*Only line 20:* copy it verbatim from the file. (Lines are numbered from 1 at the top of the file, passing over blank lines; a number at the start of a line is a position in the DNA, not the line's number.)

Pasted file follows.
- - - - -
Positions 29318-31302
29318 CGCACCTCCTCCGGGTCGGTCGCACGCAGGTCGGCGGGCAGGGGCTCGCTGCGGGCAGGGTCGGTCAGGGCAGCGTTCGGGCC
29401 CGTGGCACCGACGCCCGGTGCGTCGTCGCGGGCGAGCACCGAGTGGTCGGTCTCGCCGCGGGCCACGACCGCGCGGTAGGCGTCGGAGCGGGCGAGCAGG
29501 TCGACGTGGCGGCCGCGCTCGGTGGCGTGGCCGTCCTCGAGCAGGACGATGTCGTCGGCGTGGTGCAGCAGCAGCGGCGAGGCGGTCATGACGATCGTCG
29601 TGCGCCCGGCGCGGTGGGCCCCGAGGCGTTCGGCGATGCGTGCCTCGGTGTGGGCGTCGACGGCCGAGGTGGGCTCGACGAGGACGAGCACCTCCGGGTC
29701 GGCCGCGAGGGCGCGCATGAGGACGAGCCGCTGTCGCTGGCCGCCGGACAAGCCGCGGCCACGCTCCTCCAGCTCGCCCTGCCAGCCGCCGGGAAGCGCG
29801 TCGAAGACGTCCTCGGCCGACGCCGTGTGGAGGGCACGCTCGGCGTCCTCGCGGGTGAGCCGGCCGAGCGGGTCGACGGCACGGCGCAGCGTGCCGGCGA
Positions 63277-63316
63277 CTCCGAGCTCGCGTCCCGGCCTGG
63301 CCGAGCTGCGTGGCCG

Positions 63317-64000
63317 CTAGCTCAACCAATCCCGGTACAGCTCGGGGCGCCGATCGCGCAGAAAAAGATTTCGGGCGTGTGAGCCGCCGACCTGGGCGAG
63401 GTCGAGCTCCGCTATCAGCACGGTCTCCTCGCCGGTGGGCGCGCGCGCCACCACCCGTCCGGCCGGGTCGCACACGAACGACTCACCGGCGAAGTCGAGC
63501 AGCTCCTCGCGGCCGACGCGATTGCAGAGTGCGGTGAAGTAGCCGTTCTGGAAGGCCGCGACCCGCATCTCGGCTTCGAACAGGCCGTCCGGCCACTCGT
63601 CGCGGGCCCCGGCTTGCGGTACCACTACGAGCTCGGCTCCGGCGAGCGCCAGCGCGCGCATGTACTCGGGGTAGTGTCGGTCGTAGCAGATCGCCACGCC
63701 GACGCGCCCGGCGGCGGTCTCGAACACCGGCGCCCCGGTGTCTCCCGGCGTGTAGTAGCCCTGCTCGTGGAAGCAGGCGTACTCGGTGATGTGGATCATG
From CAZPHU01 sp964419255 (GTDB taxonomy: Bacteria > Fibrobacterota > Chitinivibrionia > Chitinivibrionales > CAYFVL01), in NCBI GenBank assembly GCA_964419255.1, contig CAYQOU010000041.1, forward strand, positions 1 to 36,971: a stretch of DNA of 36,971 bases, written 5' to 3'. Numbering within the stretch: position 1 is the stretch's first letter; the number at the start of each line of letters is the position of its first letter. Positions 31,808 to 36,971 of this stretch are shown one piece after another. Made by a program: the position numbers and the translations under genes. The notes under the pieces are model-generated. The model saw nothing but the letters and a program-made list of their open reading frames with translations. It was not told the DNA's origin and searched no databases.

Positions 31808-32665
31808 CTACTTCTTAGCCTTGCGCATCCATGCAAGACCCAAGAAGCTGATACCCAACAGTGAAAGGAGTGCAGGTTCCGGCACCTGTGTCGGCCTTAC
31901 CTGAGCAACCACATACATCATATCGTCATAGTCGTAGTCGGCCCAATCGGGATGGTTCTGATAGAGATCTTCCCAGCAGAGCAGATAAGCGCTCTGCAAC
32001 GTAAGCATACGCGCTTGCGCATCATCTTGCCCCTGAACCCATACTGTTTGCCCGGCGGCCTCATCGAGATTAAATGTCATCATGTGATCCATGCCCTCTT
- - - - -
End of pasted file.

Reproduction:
31901 CTGAGCAACCACATACATCATATCGTCATAGTCGTAGTCGGCCCAATCGGGATGGTTCTGATAGAGATCTTCCCAGCAGAGCAGATAAGCGCTCTGCAAC